Any different?

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Windows 10 a failure by Microsoft's own metric – it won't hit one billion devices by mid-2018

Paul Crawford
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Re: "run MS Office"

Appears you can use Office365 using a Linux based web browser:

http://www.sdselite.com/7351/2015/04/15/working-with-office-365-and-linux/

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Paul Crawford
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"run MS Office"

Options appear to be:

Find one with Win7 (or a spare install licence) and lock it to block win10 updates, living with the EOL risk.

Get a Mac and use the Mac version of Office

Use a VM on Mac/Linux to host Windows & Office. That way you can deny it network access and use, for example, the VMware shared folders so stuff can be up/down loaded by email.

Use Linux and on-line Office365, after all it will be based on web standards?

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Coup-Tube: Turkey blocks social networks amid military takeover

Paul Crawford
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Re: There's more!

I think you mean "by spreading obvious bollocks through the moron-net in a manner that even the Daily Mail and Morning Star would be ashamed of".

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Empty your free 30GB OneDrive space today – before Microsoft deletes your files for you

Paul Crawford
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Re: Not quite $0 per month ...

So £38/month for around 12TB of protected storage (i.e. 400 times the original MS offer) assuming RAID-5 on each of your NAS and then they are mirrored somehow, and with gigabit access speeds and no dependency on foreign government policies.

Hmm, how much for the same size and speed from a cloud provider?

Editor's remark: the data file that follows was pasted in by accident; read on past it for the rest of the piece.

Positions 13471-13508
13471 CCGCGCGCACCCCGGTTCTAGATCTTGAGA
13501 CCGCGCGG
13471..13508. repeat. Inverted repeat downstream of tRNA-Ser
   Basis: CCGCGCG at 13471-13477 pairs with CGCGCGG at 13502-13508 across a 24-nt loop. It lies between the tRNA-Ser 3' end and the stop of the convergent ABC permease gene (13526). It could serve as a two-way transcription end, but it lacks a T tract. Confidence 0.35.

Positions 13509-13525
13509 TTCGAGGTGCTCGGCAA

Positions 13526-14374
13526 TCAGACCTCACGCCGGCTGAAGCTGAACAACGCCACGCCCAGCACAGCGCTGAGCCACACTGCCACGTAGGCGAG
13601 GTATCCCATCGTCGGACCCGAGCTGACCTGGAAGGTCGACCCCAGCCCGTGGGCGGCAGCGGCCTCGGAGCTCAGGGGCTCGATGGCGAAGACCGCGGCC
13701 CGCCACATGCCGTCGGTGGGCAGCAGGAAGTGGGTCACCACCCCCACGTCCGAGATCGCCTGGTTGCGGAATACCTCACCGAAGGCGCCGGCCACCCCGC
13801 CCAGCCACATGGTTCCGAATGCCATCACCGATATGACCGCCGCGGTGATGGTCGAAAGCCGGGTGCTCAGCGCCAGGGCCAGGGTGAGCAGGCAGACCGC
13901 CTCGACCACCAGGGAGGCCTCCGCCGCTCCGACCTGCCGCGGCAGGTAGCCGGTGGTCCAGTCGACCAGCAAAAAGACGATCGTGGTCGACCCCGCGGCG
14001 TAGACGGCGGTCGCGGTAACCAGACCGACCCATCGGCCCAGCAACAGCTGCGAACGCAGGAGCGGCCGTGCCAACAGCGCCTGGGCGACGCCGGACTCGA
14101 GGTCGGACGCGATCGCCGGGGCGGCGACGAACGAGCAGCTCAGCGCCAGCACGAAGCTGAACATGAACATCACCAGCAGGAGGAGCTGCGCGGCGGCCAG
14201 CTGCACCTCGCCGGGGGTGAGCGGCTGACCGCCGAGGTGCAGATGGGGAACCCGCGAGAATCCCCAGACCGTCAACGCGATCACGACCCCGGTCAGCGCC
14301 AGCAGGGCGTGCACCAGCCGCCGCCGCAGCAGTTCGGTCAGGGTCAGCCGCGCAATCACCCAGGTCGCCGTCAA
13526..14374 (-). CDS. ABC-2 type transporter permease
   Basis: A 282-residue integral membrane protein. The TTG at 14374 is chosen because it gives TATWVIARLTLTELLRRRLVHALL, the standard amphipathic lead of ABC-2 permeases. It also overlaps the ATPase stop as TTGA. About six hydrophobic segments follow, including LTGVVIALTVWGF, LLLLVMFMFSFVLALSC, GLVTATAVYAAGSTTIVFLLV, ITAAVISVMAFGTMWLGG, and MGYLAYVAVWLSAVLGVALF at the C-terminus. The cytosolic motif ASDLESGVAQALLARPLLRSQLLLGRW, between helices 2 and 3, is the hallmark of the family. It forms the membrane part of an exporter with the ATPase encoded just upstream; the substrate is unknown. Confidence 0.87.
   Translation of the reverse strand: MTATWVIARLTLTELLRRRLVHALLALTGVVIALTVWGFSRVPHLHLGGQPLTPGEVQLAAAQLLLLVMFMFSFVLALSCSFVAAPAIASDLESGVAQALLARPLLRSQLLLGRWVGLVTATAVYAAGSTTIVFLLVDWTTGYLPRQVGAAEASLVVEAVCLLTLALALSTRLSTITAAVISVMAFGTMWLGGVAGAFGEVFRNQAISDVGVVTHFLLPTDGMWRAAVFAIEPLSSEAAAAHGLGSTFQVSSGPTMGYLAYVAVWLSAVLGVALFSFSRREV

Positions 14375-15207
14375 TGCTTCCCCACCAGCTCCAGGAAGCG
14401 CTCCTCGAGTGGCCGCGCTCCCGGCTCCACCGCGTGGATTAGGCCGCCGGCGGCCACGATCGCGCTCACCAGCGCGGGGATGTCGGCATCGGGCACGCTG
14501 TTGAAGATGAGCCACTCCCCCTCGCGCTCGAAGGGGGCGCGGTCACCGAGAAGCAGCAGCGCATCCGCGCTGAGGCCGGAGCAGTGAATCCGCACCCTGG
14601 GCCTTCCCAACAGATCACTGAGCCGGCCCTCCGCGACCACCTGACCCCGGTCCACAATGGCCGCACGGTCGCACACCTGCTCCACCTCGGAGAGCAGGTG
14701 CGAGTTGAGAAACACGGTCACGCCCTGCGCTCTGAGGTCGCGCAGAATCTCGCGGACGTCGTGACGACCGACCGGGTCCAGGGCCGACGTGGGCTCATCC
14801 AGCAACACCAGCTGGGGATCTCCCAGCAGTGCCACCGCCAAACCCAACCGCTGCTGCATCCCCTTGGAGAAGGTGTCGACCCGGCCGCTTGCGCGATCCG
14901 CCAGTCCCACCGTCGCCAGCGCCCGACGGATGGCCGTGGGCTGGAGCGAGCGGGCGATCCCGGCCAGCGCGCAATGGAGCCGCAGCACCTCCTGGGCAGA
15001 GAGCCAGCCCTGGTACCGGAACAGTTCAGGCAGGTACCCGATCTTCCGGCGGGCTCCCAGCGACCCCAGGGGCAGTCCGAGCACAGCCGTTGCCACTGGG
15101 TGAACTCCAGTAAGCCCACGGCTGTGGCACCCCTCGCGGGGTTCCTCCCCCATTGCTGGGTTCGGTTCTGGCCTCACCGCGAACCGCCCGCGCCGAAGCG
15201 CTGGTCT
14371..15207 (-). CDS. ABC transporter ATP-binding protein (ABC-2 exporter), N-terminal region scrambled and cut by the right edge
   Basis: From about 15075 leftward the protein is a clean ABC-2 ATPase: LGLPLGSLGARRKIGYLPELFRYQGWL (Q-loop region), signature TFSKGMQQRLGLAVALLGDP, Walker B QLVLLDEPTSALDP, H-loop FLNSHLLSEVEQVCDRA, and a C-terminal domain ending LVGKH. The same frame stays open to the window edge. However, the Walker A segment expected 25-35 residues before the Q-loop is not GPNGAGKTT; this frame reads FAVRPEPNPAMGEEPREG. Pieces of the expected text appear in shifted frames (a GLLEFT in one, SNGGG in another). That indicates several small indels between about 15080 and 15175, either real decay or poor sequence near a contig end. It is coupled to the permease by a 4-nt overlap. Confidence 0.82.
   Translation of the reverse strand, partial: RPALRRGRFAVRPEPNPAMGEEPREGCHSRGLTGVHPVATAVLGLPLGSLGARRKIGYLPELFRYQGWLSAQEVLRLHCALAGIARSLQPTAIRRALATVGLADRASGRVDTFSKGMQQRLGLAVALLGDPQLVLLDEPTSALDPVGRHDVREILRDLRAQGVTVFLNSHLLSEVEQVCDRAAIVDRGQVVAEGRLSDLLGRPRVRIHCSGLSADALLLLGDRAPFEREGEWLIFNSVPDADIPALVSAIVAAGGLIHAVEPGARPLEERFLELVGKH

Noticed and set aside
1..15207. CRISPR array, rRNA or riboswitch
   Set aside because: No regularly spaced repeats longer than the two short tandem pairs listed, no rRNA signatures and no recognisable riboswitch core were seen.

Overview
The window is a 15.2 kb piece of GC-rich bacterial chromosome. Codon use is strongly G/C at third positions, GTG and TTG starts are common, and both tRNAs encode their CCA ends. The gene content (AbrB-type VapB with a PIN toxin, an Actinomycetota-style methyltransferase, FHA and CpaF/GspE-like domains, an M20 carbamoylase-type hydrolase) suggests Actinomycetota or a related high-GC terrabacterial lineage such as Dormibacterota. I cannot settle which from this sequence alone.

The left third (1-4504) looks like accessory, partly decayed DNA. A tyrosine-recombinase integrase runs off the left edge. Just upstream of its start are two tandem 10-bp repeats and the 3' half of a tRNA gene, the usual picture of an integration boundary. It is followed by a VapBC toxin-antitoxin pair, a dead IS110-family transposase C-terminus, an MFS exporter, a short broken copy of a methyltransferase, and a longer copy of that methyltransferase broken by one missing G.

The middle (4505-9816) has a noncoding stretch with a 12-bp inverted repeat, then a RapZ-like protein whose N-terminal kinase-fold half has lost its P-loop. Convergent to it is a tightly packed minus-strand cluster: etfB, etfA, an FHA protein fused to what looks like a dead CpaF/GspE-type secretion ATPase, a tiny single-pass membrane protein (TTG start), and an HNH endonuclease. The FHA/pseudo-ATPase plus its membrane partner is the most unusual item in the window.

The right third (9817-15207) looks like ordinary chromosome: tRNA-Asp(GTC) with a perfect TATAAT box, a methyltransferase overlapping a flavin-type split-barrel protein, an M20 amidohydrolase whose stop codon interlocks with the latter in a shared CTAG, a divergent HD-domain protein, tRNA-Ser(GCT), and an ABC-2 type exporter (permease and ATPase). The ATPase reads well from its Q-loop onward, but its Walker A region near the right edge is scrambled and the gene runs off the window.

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Windows Server-as-a-service: Microsoft lays out Server 2016's future

Paul Crawford
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Re: So a major price increase then...

Sad, but predictable.

Many years ago when I was using w2k and then XP I was pleasantly surprised when MS decided to go per-processor licensing as we saw the first multi-core x86 appear, instead of some complex and ultimately rather pricey per-core formula as Oracle and the rest of the "old guard" pushed.

Now that practically all my software development is for Linux first, with Windows support as an after thought for "the old guard" perhaps I shall not care...

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You can buy Windows 10 Enterprise E3 access for the price of a coffee

Paul Crawford
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Re: @DainB

"Excel is a swiss knife type tool every accountant knows on a level you would not master in years."

Very true, but why do people assume that a general migration to Linux means EVERYTHING must be Linux?

In my own limited experience, most folk are happy with Linux for many things, and the few business-critical programs you really must have can often be run in a VM of Windows. Said VM can be minimal, have limited network access, and generally is a very secure way of doing things (given that a lot of smart malware avoids running in VMs to evade analysis).

Sure it is an extra training step for those users, but my 75 year old and largely computer-illiterate father was able to master VM use for a specific genealogy program. I'm sure your accountants, etc, would manage it fine if given a couple of minutes tuition and a cheat-sheet of things to remember.